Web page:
As much as starting and running a business involves grit and good ideas, it also involves the delightful tedium of paperwork—and knowing which forms the government needs from you based on the type of business you own.
That’s where IRS Form 8832 comes in. Businesses use this form to elect how they will be classified for federal tax purposes. If that sounds like gibberish to you, don’t worry: Take a look through our FAQ to decipher all you need to know about this business-specific tax form.
The bottom line: It can affect your bottom line. Nobody wants to pay too much in taxes. According to UpCouncil, if you don’t fill out Form 8832, your business will be given a default tax classification. For example, a multi-member LLC gets taxed as a partnership unless you change the tax status. You could pay thousands of dollars less, just by filling out this form with your correct tax classification.
Partnerships and limited liability companies (LLCs) should file IRS Form 8832. Businesses file this form if they want to be taxed as different kinds of companies, like a corporation. Note: If you want to be taxed as a corporation, you need to file articles of incorporation with your secretary of state first, and then file Form 8832.
If you don’t have an EIN yet, you can easily apply for one for free at IRS.gov.
No. You generally do not need to change your EIN if you switch your tax treatment.
The signature is required in Part 1, Question 9. For this question, provide the name, title, and phone number of the person that the IRS should contact should there be any questions about your form. Form 8832 should be signed by a business owner, manager, or officer of the business. If the election is going to be active before the date you filed the form, it needs to also be signed by anyone who was an owner during the active period but is no longer an owner.
This would be your tax advisor.
No. You should also attach a copy of the form to your federal income tax return for that year.
The IRS estimates it takes just 17 minutes!
Are there any businesses that should not use Form 8832?
Yes. UpCouncil provides this list of businesses that Form 8832 may not be for:
No. If you want to be taxed as a corporation, you first need to officially form a corporation by filing articles of incorporation with the secretary of state in your business’s home state.
Similarly, no. Most states require official conversion through the secretary of state in order to dissolve corporate tax status. Contact your state’s secretary of state office to learn more.
Yes, Form 8832 is the correct form to fill out in this case.
No. All partners within a corporation must be taxed consistently—the same as the business.
FitSmallBusiness has a great guide for selecting the best business structure for your business. However, consult with your tax advisor before undergoing any elections.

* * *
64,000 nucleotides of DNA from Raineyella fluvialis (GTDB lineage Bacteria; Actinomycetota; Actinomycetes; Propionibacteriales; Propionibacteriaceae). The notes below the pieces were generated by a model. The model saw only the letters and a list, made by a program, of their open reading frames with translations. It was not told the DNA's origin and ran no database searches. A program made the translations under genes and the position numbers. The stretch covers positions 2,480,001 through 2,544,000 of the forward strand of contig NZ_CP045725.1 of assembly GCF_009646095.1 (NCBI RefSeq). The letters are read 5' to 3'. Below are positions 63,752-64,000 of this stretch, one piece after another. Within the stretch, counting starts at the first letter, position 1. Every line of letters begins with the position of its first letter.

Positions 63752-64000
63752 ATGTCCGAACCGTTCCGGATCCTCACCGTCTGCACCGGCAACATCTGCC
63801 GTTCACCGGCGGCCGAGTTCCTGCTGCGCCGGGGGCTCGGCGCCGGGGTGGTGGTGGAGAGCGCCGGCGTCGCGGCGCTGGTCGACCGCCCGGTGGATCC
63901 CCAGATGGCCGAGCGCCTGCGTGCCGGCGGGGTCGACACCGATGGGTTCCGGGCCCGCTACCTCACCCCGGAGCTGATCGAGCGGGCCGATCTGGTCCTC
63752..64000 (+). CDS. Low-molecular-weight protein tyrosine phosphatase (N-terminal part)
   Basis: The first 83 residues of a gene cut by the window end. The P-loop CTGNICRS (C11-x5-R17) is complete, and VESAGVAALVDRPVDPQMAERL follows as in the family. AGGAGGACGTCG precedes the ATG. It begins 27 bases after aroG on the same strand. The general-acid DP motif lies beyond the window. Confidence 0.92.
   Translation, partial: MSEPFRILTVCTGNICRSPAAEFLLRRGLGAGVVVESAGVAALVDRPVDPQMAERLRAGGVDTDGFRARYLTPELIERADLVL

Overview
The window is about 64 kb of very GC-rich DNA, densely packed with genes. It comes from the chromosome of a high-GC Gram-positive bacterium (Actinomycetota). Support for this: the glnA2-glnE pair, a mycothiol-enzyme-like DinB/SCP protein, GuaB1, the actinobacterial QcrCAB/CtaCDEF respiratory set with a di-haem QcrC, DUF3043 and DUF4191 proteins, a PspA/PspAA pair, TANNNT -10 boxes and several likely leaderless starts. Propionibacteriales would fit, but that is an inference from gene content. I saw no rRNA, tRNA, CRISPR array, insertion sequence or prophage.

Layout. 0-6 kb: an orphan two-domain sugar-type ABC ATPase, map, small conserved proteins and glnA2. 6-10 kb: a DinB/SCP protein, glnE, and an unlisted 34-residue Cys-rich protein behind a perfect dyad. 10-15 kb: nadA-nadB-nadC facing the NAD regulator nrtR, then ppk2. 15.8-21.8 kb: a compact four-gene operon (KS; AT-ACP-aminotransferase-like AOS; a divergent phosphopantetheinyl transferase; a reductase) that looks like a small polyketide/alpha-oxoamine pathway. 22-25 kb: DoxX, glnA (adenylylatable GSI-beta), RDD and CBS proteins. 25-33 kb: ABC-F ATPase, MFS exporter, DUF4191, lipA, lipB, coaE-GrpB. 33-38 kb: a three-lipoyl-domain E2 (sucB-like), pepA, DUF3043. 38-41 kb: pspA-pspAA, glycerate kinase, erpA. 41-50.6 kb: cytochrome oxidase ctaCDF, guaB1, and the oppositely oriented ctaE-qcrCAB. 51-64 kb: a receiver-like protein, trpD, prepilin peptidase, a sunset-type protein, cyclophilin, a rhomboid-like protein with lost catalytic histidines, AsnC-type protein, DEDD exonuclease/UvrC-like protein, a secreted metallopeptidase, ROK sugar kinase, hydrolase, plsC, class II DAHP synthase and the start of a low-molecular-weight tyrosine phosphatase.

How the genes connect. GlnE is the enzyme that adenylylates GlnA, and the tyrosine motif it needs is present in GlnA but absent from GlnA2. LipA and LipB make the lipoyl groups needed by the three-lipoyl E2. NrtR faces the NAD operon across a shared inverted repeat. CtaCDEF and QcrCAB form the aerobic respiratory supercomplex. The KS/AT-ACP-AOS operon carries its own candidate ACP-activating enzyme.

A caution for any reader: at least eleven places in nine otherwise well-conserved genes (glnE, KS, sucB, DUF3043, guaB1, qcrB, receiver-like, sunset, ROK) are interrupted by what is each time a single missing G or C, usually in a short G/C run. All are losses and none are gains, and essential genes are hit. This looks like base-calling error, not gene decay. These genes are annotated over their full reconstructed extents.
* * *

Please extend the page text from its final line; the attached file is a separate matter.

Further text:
You need to fill out this form either:
There are a few reasons you might want to change your current tax classification.
Consult your tax advisor if you’re unsure whether you should change your current tax classification.
Yes. Form 8832 can be filled out anytime during the course of a business’s lifetime. Partnerships and LLCs especially might benefit from filing Form 8832 if they haven’t already, or if they previously filed as a corporation.
The “deadline” to file Form 8832 is asynchronous. It can be filed anytime you start a business or during a business’s lifetime. However, the filing date is important! The tax status for the business is effective either:
You want to select the proper date for your tax classification to begin so that you can be taxed effectively. Ask your accountant for advice on the right effective date—there may be strategies for your type of business in terms of a better effective date.
If you don’t file within the correct time frame (75 days before the form is filed, or one year after) you can always seek late election relief. According to FitSmallBusiness, You might be eligible for late election relief if all the following four factors apply to you:
If these apply to you, explain the reasonable cause for delay in the blank space on the form. If not, consult your tax advisor.
You can only change your tax status every five years. However, FitSmallBusiness says there are exceptions:
If the owner or owners of your business are a group of affiliated companies that file a consolidated return, you need to specify the parent company and its EIN number in Question 5. This question is to ensure that each company in the group receives the correct tax treatment.
If your business was formed somewhere other than the United States, then provide the country where the business was created. Some US territories are considered foreign entities for tax purposes. See page 7 of Form 8832 for a list of countries if you’re unsure. BrightTax has a great guide for Form 8832 for foreign entities.